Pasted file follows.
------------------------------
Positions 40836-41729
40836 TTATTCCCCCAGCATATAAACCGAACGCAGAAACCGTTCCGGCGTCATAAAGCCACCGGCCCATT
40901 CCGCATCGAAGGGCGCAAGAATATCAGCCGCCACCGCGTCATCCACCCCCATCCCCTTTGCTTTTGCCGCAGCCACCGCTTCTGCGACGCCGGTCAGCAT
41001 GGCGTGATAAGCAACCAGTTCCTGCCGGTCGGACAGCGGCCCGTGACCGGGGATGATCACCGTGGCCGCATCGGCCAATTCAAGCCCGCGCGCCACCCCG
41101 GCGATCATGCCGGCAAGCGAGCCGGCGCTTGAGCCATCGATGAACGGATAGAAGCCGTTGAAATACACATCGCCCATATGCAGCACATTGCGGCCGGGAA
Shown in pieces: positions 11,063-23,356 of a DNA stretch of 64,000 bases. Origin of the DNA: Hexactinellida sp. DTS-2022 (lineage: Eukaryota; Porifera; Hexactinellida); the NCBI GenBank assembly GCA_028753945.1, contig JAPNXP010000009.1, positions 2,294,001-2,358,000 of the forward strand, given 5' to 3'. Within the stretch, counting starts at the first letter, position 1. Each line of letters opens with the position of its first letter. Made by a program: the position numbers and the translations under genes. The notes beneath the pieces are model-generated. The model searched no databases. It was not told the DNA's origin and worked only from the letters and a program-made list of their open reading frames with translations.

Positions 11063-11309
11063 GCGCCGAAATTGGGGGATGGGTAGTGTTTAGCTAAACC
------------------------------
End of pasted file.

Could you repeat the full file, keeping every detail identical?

Positions 40836-41729
40836 TTATTCCCCCAGCATATAAACCGAACGCAGAAACCGTTCCGGCGTCATAAAGCCACCGGCCCATT
40901 CCGCATCGAAGGGCGCAAGAATATCAGCCGCCACCGCGTCATCCACCCCCATCCCCTTTGCTTTTGCCGCAGCCACCGCTTCTGCGACGCCGGTCAGCAT
41001 GGCGTGATAAGCAACCAGTTCCTGCCGGTCGGACAGCGGCCCGTGACCGGGGATGATCACCGTGGCCGCATCGGCCAATTCAAGCCCGCGCGCCACCCCG
41101 GCGATCATGCCGGCAAGCGAGCCGGCGCTTGAGCCATCGATGAACGGATAGAAGCCGTTGAAATACACATCGCCCATATGCAGCACATTGCGGCCGGGAA
Shown in pieces: positions 11,063-23,356 of a DNA stretch of 64,000 bases. Origin of the DNA: Hexactinellida sp. DTS-2022 (lineage: Eukaryota; Porifera; Hexactinellida); the NCBI GenBank assembly GCA_028753945.1, contig JAPNXP010000009.1, positions 2,294,001-2,358,000 of the forward strand, given 5' to 3'. Within the stretch, counting starts at the first letter, position 1. Each line of letters opens with the position of its first letter. Made by a program: the position numbers and the translations under genes. The notes beneath the pieces are model-generated. The model searched no databases. It was not told the DNA's origin and worked only from the letters and a program-made list of their open reading frames with translations.

Positions 11063-11309
11063 GCGCCGAAATTGGGGGATGGGTAGTGTTTAGCTAAACC